Erdogan, Putin call for cease-fire in Libya from Jan 12

The Address | Benghazi – Libya

ISTANBUL – Turkey and Russia called for a cease-fire in war-torn Libya on Wednesday.

Following a meeting in Istanbul, the Turkish and Russian presidents called for the cease-fire to start at midnight on Jan. 12.

“Seeking a military solution to the ongoing conflict in Libya only causes further suffering and deepens the divisions among Libyans. Securing an immediate cease-fire is the foremost priority to start an inclusive intra-Libyan political process under the U.N. auspices,” Turkish President Recep Tayyip Erdogan and Russian counterpart Vladimir Putin said in a joint statement

“We have been following with great concern the recent developments, particularly the intensified fighting around Tripoli, in long suffering Libya,” Putin and Erdogan said.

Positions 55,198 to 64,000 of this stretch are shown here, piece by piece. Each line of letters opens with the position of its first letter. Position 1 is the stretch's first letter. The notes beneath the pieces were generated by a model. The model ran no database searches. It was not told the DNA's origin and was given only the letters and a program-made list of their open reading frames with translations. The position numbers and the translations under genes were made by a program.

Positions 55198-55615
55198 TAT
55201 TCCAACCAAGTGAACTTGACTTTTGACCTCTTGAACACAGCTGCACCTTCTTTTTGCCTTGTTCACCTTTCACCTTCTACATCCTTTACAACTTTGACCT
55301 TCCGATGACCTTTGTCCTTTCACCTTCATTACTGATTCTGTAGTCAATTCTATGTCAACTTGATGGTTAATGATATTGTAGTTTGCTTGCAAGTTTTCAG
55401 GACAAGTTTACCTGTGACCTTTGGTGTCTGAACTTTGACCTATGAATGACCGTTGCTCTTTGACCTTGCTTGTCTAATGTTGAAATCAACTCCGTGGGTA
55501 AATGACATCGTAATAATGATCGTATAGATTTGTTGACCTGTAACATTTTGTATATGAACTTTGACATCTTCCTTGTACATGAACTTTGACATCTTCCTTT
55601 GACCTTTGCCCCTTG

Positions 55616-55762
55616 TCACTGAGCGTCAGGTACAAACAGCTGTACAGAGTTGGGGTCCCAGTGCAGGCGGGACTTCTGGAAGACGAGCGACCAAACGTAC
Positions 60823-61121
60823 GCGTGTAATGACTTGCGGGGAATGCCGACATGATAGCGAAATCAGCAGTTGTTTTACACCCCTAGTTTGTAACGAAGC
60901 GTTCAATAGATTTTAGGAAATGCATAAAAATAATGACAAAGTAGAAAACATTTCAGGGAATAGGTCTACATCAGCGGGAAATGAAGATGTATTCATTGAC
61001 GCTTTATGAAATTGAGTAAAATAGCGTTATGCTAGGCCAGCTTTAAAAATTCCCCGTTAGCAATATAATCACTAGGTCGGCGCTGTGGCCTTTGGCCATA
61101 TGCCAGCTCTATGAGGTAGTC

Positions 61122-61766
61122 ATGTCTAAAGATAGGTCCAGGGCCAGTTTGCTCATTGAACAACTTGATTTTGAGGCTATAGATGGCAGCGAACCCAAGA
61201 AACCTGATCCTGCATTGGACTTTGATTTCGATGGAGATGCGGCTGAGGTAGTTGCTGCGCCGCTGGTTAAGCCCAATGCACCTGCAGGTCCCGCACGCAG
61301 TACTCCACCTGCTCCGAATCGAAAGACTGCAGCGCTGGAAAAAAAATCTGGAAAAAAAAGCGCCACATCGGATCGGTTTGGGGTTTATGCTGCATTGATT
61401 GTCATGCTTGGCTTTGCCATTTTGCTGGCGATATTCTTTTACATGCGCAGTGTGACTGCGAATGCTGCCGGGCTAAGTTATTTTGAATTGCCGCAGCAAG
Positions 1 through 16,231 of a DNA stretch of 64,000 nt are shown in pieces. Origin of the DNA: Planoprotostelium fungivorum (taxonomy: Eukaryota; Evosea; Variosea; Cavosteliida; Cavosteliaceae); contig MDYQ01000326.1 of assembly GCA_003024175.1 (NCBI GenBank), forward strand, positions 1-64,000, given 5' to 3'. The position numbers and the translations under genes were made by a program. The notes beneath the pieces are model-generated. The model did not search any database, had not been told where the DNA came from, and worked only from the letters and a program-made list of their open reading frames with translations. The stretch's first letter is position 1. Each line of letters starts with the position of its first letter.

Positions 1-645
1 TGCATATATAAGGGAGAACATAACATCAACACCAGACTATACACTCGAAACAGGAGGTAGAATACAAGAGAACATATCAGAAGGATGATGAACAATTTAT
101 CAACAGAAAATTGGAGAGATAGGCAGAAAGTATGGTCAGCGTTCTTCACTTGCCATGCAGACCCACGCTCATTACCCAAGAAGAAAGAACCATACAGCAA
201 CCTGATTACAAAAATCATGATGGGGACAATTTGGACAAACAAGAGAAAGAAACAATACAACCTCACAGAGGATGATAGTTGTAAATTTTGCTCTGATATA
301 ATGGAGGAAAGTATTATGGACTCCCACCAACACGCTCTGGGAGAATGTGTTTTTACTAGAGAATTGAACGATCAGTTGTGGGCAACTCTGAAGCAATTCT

“The worsening situation in Libya is undermining the security and stability of Libya’s wider neighborhood, the entire Mediterranean region, as well as the African continent, triggering irregular migration, further spread of weapons, terrorism and other criminal activities including illicit trafficking.”

In April, the Libyan National Army (LNA) launched a military operation to fight against militias and terrorist groups, which have been the main cause of chaos in the capital since the fall of Muammar Gaddafi in 2011. In response, the Tripoli-based Government of National Accord (GNA) forged an alliance with these militias, claiming that LNA wants to overthrow Prime Minister Fayez Al-Sarraj.


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